Published May 1, 2020
If I had told you 12 months ago that:
- Unemployment will jump from 4% to 15%
- Fed interest rates will fall from 2.5% to 0%
- Stock volatility will triple
- Oil will crash down 70%
- ….and yet, stocks will be flat over the year.
Would you have believed me?
The answer is ‘no’. Just like the answer would be ‘no’ were someone to say, at the end of March, with stocks just having suffered their worst month in years, that all of that March loss would be recovered over the ensuing four weeks. And it would do so while 30 Million people file for unemployment during that month.
How does this stock market make any sense at all?!
The stock market has an enormous number of inputs. It has investors thinking short, medium, and/or long-term. There are investors who are looking to buy stocks on the cheap. Investors looking to buy stocks that already have momentum. Investors looking to buy stocks that simply move a certain way, with no concern for their financial performance. It’s a great hodgepodge of inputs that makes a market. No one knows what will happen from one day to the next; which of those various inputs will be stronger or weaker than the day before.
The stock market just closed its best month in decades while the economy logged one of its worst months ever. This only makes sense in the broader context where the stock market is looking toward the last four months of the year and believing, right now anyway, that the economy will be recovering by then. Optimistic investors see a path forward to that recovery, juiced by a Federal Reserve that has told investors very clearly that it will simply not let things get too bad. Here’s what the current economic projections look like:
The market already expects a completely dismal second quarter of the year (April-June). But that is followed by a rebound in the July-December period. That’s the bullish case for stock. A bearish investor will look at this and see there are plenty of downside possibilities: a second wave of virus, a slower economic recovery, or some other unforeseen issue.
The stock market clears the inputs of a great diversity of opinions. It is full of shifting sands, especially now, in this environment full of fog. With all of this uncertainty, we think it is the perfect time to take a very flexible investment approach. Our TimingCube model has substantially outperformed during these types of uncertain markets.
Stocks continued riding optimism over selective reopening of the nation’s economy to a +1.5% gain Monday. Those gains continued in Tuesday’s session, at least for small-cap stocks, which added +1.3% despite a further decline in oil prices, now sitting at $12/barrel for U.S. crude, down 80% so far this year. Earnings from the largest tech/consumer companies all hit this week. The first of those came after Tuesday’s close with Alphabet (GOOG) posting reults good enough to boost the stock by +9% Wednesday. That news, plus positive developments in Gilead’s coronavirus therapy drug and soothing words out of the Fed propeled stocks higher by +2.7% in a broad-based rally. Small-cap stocks continued their recent outperformance with a +5% rise on the day. A reality check hit Thursday with weekly new jobless claims again at record levels while consumer spending fell in March by the largest amount on record. The S&P 500 slipped -0.9%. Well-received earnings from Facebook (FB) and Microsoft (MSFT) helped limit the downside for the Nasdaq. However, Amazon’s (AMZN) earnings Thursday night led to a sharp -7% selloff in that market leader Friday. The company delivered huge revenues but lagging profits as the costs of operating in the pandemic era drove costs higher. With the market’s tech/consumer leadership under pressure, the S&P tumbled -2.8%. Reports out of energy heavyweights Exxon (XOM) and Chevron (CVX) failed to support the recent advance in energy share prices, providing another negative in Friday’s trading.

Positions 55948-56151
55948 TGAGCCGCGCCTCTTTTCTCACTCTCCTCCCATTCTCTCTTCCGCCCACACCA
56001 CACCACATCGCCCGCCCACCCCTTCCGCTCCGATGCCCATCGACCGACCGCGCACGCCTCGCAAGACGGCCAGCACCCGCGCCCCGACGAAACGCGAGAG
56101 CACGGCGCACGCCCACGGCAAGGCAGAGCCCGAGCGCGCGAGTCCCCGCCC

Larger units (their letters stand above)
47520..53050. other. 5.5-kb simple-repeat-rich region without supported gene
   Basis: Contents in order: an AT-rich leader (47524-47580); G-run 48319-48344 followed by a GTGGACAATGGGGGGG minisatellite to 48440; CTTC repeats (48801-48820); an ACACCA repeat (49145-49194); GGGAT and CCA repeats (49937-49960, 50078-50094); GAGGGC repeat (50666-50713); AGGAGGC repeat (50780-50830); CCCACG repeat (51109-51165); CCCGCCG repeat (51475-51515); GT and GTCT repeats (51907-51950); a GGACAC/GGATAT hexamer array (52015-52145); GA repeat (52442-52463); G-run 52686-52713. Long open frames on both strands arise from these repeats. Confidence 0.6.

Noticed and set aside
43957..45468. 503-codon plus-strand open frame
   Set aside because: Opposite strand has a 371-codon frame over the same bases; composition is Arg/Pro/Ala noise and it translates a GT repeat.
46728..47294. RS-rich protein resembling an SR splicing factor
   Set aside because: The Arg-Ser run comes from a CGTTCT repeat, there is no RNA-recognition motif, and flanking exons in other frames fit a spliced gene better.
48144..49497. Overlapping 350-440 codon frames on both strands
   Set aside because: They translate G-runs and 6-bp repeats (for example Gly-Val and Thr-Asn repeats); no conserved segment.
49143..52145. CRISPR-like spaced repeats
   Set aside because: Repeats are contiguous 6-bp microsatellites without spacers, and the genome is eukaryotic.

In a tale of two halves, this week’s major rally Monday through Wednesday hit the skids Thursday and Friday to leave the S&P 500 (SPY) with a flat -0.06% weekly performance. The Friday tumble in Amazon shares pulled the Nasdaq 100 (QQQ) to a weekly loss of -0.51%. Small-cap stocks (IWM) managed to hang on to a sliver of their massive early-week gain, closing +2.23% higher after being ahead by +10%.
Warm wishes and until next week.